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Control of Israel's El Al Airlines bought by 27-year-old student

JERUSALEM (Reuters) - A 27-year-old U.S.-born yeshiva student has secured control of El Al Israel Airlines ELAL.TA following a public share offering that was a government condition for the carrier to receive a 75% state-backed $250 million loan.

FILE PHOTO: An Israel El Al airlines plane is seen after its landing following its inaugural flight between Tel Aviv and Nice at Nice international airport, France, April 4, 2019. REUTERS/Eric Gaillard

Eli Rozenberg’s newly created Kanfei Nesharim Aviation bought $107 million of shares that would give him a nearly 43% stake in Israel’s flag carrier, his spokesman said Thursday.

Rozenberg, who resides in Israel, is the son of Kenny Rozenberg, chief executive of New York-based nursing home chain Centers Health Care.

The government bought a 15% stake for $34 million while the holdings of El Al's current owners, Knafaim Holdings KNFM.TA, fell to 15.2% from 38%.

Rozenberg in July had offered to funnel $75 million into the airline in return for a 44.99% stake.

The deal needs approval from parliament’s finance committee.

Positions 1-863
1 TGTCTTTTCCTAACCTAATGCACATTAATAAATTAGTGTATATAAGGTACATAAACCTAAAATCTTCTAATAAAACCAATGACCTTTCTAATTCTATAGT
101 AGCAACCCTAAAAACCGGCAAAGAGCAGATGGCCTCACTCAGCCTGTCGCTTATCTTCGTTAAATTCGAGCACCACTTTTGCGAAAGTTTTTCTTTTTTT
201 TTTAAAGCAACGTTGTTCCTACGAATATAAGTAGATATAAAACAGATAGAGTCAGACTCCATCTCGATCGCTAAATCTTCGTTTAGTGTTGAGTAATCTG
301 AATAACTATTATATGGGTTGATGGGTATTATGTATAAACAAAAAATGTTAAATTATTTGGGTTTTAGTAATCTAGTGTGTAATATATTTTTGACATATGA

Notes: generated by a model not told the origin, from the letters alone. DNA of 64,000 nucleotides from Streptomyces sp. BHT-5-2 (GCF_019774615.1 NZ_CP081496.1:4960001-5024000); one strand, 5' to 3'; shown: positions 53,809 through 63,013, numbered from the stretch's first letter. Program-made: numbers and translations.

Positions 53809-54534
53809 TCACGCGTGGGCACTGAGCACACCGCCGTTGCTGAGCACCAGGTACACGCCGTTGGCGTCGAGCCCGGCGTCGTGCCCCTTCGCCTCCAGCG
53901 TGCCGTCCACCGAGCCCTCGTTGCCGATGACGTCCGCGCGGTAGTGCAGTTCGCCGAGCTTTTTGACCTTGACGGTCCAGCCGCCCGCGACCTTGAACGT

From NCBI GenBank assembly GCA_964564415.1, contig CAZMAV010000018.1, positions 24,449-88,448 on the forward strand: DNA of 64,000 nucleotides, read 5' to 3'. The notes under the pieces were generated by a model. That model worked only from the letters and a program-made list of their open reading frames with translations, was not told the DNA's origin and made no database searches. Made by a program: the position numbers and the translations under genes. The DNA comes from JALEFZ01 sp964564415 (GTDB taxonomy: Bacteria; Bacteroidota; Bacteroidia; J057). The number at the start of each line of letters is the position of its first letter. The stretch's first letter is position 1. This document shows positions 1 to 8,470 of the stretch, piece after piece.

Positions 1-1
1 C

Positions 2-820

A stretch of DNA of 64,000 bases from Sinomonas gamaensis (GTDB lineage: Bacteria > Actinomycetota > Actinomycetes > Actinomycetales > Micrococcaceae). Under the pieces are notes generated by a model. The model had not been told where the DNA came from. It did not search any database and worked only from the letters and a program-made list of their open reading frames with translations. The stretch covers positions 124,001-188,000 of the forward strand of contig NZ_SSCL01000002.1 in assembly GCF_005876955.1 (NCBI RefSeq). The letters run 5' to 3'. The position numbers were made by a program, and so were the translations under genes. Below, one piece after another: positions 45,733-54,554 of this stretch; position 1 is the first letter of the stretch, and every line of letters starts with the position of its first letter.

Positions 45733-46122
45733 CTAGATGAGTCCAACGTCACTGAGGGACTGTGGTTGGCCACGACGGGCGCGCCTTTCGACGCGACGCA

Kanfei Nesharim’s spokesman said Rozenberg will meet Finance Ministry officials next week.

He said once Rozenberg is approved, he will seek to make changes to El Al’s board and elsewhere to move the cash-strapped carrier forward. Kanfei Nesharim said it would invest heavily in improving El Al’s service and to upgrade its food service.

Rozenberg has surrounded himself with advisers including Jason Greenblatt, a former adviser to President Donald Trump.

El Al suspended scheduled passenger flights in March at the outset of the coronavirus outbreak when Israel closed its borders to foreign citizens.

Earlier on Thursday, it said it would resume flights to Athens on Oct. 1, followed by daily flights to New York, London and Paris starting Oct. 12.

The airline has reported losses for two years and racked up debt to renew its fleet. In addition to the share offering, the government has required El Al to slash costs.

Most of its 5,940 employees remain on unpaid leave and El Al said it would gradually bring a small number back.

Reporting by Steven Scheer; Editing by Bernadette Baum

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